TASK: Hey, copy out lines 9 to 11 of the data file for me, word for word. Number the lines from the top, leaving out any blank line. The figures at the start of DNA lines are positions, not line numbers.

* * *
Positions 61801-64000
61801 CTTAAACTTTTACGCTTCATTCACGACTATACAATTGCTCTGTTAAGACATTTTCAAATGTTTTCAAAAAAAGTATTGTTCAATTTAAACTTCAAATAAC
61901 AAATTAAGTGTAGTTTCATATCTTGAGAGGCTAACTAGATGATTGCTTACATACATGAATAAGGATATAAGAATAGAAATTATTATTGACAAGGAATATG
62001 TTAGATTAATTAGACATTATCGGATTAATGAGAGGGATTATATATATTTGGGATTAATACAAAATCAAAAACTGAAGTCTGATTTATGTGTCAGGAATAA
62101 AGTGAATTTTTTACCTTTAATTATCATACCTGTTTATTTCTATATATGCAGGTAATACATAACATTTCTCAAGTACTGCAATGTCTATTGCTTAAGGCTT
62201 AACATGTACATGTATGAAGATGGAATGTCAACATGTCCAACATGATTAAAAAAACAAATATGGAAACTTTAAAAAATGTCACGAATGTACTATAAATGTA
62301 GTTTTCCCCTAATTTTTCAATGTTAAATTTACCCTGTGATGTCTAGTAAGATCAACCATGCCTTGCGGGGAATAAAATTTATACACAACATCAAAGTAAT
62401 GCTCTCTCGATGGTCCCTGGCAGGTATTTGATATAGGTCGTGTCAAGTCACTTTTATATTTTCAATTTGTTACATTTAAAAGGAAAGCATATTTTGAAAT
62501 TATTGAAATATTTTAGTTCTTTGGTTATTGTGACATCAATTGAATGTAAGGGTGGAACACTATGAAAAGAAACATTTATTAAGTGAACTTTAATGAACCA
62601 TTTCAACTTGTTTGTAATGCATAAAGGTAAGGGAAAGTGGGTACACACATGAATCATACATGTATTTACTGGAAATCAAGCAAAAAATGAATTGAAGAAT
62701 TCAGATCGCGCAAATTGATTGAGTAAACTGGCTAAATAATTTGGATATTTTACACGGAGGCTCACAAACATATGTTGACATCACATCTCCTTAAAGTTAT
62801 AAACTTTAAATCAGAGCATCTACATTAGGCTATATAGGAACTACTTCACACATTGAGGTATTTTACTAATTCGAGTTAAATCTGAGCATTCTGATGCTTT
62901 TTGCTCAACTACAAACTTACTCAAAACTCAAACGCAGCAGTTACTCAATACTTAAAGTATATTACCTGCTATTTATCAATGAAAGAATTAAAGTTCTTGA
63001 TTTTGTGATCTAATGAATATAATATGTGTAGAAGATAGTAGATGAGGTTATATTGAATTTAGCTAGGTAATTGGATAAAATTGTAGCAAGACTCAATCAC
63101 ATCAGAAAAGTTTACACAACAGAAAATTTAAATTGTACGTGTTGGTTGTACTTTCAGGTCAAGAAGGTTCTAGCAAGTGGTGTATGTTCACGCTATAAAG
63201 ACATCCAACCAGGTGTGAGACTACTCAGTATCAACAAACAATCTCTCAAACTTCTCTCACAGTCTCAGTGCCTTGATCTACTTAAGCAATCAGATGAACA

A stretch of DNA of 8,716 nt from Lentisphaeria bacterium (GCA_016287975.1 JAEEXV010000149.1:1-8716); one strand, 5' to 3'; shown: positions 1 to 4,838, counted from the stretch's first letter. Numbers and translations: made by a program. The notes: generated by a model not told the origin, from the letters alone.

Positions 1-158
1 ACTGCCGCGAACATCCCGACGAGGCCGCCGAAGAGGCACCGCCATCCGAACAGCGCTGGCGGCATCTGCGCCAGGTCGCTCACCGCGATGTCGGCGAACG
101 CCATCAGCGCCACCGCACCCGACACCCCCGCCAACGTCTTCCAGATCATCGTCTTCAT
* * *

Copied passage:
62501 TATTGAAATATTTTAGTTCTTTGGTTATTGTGACATCAATTGAATGTAAGGGTGGAACACTATGAAAAGAAACATTTATTAAGTGAACTTTAATGAACCA
62601 TTTCAACTTGTTTGTAATGCATAAAGGTAAGGGAAAGTGGGTACACACATGAATCATACATGTATTTACTGGAAATCAAGCAAAAAATGAATTGAAGAAT
62701 TCAGATCGCGCAAATTGATTGAGTAAACTGGCTAAATAATTTGGATATTTTACACGGAGGCTCACAAACATATGTTGACATCACATCTCCTTAAAGTTAT